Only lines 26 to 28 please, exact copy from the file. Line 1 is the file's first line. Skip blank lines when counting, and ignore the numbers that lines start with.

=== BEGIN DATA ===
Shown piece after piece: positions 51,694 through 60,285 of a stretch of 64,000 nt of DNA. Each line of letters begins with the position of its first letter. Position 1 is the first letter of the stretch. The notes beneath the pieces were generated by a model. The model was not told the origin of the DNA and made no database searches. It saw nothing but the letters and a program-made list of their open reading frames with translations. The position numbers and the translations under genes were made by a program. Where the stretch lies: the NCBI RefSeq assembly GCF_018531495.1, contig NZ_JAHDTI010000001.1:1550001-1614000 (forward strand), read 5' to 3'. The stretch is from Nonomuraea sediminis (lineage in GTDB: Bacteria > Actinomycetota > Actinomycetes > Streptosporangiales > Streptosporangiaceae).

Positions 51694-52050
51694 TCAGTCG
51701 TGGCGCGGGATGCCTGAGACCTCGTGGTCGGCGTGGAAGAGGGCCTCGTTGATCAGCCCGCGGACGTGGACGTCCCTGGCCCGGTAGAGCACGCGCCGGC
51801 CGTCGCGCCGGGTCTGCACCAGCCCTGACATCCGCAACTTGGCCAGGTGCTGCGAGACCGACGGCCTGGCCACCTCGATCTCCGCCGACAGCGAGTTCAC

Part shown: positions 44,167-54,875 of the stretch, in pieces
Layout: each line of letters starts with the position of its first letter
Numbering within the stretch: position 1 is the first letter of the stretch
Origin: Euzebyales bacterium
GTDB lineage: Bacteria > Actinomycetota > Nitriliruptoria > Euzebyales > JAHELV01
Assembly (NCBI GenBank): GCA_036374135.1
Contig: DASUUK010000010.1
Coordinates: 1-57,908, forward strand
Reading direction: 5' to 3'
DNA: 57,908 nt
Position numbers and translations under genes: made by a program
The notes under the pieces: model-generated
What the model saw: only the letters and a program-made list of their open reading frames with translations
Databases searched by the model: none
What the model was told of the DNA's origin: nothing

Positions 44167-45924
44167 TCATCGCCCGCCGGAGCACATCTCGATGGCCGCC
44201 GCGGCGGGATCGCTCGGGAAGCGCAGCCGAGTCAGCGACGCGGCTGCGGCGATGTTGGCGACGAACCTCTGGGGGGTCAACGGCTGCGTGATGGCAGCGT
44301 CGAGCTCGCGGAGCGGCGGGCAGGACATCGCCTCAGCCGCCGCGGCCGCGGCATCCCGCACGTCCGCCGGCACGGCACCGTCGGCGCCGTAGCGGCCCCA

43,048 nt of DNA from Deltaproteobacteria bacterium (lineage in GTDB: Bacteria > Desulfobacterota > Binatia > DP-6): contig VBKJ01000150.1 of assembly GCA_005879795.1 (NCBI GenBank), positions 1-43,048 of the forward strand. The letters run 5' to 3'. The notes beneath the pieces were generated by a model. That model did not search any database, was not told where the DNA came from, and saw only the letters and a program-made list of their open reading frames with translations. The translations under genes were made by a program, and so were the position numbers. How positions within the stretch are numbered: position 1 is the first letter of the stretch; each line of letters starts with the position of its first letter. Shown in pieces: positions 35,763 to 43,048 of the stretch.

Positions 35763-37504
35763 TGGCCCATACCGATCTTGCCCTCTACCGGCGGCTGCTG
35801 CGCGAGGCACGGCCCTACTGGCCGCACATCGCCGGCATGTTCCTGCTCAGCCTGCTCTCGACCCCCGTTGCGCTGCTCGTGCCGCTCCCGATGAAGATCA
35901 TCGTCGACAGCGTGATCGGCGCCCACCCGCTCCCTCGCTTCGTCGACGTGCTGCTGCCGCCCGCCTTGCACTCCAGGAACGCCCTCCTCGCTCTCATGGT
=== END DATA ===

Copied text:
Positions 35763-37504
35763 TGGCCCATACCGATCTTGCCCTCTACCGGCGGCTGCTG
35801 CGCGAGGCACGGCCCTACTGGCCGCACATCGCCGGCATGTTCCTGCTCAGCCTGCTCTCGACCCCCGTTGCGCTGCTCGTGCCGCTCCCGATGAAGATCA